Search The Line of Best Fit
Search The Line of Best Fit

Household Name re-establishes Momma's vitality and extends their countercultural charge

"Household Name"

Release date: 01 July 2022
8/10
Momma household name art
27 June 2022, 09:00 Written by Christopher Hamilton-Peach
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Caught between the panged disillusionment of ‘90s grunge and its cohort of ‘00s alt-rock inheritors, Momma’s rising star can be linked to their instinct for splicing plaid-torn strings and vocal cues with conceptual angles and confessionally aligned lyrics; buried amongst chord sequences that could easily adorn the back catalogue of acts such as the Breeders, Veruca Salt and L7.

With Brooklyn-based Etta Friedman and Allegra Weingarten at the wheel, Aron Kobayashi Ritch’s production savvy would subsequently be enlisted – a collaboration that culminated in the ambitiously-themed second record Two of Me. Cast through the lens of formative LA origins as well as personal highs and lows, Household Name sets itself apart from Two of Me's emphasis on fictional snapshots and moral judgement – the Lucky Number-signed pair plying a more open insight into the intricacies of their own individual background and professional high jinks.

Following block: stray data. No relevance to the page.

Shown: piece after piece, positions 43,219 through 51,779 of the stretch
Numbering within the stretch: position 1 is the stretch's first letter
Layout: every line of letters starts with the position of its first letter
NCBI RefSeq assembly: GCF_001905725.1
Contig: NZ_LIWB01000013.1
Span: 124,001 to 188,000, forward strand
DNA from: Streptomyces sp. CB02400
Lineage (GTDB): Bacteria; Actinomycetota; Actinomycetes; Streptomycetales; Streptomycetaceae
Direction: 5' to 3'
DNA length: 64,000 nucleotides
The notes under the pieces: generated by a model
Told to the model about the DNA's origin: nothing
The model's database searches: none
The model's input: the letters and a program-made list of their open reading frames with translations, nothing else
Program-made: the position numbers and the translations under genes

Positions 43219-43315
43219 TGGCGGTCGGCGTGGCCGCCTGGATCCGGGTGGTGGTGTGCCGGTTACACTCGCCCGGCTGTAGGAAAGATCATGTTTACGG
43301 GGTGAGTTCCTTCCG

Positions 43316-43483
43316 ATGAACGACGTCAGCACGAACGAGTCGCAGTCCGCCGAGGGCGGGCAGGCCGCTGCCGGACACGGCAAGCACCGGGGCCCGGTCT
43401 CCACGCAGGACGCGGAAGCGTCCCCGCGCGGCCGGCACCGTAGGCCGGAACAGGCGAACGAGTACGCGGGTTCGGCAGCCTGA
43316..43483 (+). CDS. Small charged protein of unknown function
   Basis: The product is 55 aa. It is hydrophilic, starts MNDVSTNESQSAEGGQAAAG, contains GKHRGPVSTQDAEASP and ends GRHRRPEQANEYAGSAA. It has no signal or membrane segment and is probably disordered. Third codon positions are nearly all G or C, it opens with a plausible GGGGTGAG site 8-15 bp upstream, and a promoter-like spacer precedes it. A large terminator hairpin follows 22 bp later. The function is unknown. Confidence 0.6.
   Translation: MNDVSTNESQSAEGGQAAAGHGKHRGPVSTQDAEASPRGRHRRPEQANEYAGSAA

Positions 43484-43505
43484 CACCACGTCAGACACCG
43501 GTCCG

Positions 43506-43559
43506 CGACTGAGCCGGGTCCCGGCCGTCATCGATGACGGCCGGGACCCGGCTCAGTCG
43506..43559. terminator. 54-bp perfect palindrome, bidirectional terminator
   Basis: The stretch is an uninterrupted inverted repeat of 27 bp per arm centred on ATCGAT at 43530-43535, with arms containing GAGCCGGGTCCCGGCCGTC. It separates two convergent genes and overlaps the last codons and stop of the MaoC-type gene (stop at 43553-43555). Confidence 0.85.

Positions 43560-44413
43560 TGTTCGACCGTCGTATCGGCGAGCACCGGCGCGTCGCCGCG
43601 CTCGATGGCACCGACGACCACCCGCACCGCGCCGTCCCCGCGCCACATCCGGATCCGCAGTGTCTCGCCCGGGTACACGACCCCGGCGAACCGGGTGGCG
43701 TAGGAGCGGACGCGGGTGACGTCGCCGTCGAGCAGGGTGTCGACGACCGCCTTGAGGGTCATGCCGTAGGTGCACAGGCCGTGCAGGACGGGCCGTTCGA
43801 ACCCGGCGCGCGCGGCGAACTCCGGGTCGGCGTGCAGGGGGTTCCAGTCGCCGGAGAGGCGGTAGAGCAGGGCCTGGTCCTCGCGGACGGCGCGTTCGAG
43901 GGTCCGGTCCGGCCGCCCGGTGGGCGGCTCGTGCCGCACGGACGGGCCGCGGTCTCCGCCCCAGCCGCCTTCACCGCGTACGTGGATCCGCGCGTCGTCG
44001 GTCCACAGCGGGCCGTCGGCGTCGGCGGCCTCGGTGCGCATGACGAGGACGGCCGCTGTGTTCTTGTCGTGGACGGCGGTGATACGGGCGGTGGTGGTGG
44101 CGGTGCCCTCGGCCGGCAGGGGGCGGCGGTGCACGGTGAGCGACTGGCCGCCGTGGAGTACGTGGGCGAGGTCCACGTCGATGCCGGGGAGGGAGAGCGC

Momma continue to amalgamate nudging humour, sincerity and stylistic self-awareness in this respect. “Tall Home” blares with scuzzy Hüsker Dü-leaning riffs, cagey melodies anchoring tracks beneath a healthy layer of distortion, while “Speeding 72” navigates a highway-venturing vignette of a gig-initiated relationship, splintered with spontaneity and a sense of jaded recognition: “We’re faster getting nowhere / Baby we could go there / Shining on a secret avenue / Hear the burning rubber fanfare”. Emotions range between whirlwind exuberance and resignation to the temporal nature of it all, grounded in realism rather than faux sugar-coated pretence.

The itinerant venue-strewn lifestyle and vagaries of line-up changes find self-deprecating, near parodical reference on “Rockstar”, where Siamese Dream-era Smashing Pumpkins gets a mention; “Spider”, alternatively, weaves a metaphorical web set to turn of the century indie nods – persisting to the sunset-faded solo that crests “No Bite”.

Earning fans in the form of tastemaker-touted US touring partners Wet Leg, Momma in some ways negotiate similar waters to the Isle of Wight-hailing two-piece, upscaling familiar shades of previous decades with a generation-spanning commonality. Household Name re-establishes the pair’s vitality to this extent, avoiding a potential slump in extending the countercultural charge that cemented the appeal of their previous LP's.

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